long s + diacritics

agisaak's picture

I was implementing the 'hist' feature in a font which maps s to long s, and it initially seemed reasonable to me to include all accented forms of s in this feature as well, but I quickly realized that this would prove rather problematic for scedilla which, apart from looking really strange would play havoc with the fonts bounding box (the form of long s being used has a descender).

I had no qualms about dropping scedilla.hist altogether since AFAIK all of the languages which use this character weren't even written using the Latin script until after long s had became obsolete.

I was wondering, though, if anyone knows which diacritics *were* actually in use at the time when long s was still used.

I'm tempted to only include sdotaccent (for Irish) and to drop everything else. I've seen long s + caron in some fonts, but those have all been blackletter faces which included long s as the base form and which, I suspect, included long s + caron simply because scaron is part of the standard windows character set.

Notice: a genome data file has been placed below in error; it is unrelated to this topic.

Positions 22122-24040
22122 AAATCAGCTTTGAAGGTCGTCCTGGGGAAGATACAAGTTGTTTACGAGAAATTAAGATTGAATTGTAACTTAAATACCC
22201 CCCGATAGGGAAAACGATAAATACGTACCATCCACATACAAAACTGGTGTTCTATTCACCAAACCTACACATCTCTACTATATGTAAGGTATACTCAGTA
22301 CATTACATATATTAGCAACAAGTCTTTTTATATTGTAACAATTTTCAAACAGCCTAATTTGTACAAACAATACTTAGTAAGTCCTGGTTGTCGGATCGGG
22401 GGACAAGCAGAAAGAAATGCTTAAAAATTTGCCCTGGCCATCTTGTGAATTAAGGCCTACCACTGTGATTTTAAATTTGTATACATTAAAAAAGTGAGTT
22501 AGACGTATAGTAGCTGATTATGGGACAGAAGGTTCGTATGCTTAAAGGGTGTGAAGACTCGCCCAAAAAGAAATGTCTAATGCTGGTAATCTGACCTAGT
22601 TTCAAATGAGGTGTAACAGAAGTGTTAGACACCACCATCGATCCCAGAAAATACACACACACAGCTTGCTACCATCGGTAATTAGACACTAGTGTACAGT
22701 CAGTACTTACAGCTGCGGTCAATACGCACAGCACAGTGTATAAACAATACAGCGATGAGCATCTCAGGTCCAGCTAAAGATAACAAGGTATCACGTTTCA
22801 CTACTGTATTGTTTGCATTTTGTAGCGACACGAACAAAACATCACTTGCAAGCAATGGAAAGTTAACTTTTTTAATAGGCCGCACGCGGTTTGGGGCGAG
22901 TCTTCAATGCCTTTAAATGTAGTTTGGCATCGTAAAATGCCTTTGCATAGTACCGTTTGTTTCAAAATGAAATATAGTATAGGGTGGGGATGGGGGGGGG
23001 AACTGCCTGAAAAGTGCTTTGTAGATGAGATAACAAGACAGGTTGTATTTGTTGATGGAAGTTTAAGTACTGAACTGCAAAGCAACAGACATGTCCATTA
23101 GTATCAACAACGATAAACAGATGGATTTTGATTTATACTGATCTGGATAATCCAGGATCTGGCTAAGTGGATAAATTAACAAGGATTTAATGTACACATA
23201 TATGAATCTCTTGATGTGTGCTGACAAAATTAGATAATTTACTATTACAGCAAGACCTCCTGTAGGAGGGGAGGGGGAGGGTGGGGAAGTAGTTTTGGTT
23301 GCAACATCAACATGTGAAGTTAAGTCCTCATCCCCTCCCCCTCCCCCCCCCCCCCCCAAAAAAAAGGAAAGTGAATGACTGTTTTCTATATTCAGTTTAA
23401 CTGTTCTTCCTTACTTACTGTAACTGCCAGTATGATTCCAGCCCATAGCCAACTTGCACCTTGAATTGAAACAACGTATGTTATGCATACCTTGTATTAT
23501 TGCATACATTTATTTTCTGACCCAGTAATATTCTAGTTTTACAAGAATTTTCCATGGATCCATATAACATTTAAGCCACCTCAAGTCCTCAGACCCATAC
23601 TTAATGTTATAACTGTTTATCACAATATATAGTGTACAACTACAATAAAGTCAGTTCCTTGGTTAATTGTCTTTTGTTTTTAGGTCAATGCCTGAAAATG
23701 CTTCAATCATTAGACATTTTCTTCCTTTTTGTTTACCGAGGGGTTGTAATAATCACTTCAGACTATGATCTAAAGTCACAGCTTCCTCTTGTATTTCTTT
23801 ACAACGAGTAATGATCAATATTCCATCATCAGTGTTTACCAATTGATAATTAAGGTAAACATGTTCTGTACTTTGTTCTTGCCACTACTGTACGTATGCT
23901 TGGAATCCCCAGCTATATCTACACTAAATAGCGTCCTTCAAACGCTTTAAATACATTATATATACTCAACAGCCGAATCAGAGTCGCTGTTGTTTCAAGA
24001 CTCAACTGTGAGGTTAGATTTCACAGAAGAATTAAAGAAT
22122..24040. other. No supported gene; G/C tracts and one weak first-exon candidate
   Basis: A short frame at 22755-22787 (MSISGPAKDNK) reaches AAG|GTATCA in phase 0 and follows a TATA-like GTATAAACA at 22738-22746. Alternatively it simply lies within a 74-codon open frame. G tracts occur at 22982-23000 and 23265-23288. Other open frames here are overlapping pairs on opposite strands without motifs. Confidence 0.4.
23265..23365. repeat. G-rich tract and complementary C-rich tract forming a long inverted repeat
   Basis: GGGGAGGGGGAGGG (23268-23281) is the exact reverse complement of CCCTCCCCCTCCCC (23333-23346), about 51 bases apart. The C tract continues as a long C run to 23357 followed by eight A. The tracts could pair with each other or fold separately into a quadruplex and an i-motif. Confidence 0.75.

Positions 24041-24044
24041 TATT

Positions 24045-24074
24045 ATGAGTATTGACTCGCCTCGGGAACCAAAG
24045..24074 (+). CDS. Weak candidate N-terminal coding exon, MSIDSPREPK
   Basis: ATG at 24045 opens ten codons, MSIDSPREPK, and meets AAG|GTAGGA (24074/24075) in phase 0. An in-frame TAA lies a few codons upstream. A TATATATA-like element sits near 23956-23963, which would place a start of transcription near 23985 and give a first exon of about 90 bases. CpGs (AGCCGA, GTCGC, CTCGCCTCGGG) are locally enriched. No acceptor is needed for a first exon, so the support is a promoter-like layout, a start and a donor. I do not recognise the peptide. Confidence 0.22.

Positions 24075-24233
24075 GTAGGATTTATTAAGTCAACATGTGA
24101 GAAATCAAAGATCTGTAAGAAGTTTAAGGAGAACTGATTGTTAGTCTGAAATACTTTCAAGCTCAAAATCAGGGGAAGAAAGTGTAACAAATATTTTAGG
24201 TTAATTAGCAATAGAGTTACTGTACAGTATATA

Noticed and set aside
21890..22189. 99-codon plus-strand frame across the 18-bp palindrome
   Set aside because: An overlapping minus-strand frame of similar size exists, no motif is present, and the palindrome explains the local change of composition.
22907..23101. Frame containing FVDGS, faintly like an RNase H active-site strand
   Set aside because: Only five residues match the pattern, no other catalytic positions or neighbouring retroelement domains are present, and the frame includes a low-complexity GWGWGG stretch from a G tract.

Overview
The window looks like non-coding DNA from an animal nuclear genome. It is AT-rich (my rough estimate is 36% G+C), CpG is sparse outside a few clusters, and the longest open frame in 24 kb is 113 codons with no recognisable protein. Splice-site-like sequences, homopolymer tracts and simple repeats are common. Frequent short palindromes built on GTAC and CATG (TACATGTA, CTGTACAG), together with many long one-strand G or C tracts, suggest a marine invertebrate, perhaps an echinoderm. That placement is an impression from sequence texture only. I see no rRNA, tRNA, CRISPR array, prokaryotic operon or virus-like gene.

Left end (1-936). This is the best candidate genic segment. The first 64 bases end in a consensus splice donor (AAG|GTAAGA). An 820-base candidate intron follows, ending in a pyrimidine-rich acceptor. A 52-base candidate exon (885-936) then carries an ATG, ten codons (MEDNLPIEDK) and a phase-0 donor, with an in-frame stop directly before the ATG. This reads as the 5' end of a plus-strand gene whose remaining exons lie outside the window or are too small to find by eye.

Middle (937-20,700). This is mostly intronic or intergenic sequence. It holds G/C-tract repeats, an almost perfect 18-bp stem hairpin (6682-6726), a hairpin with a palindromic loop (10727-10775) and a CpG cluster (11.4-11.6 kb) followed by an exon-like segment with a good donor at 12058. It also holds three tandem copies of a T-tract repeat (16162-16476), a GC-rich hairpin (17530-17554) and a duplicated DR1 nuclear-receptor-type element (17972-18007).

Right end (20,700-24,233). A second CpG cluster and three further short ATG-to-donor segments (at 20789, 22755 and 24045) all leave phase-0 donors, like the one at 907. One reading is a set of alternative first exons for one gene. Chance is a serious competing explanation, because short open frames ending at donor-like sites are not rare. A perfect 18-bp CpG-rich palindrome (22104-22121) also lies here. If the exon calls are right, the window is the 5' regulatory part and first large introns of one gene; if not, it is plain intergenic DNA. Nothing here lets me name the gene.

Thoughts?

André

JamesT's picture

A good starting point would be uni1E9B – uni1E9D (from the Latin Extended Additional Unicode Block).

agisaak's picture

Thanks for the reference -- I was unaware that longs + dotaccent had its own codepoint.

The other characters in this range are mediaeval scribal abbreviations. Just to clarify, I wasn't planning on adding additional codepoints to support mediaeval usage. I was just wondering which s+diacritic sequences which are currently in use were also used at the time when long s was used, since many modern diacritical marks are relatively recent innovations.

André

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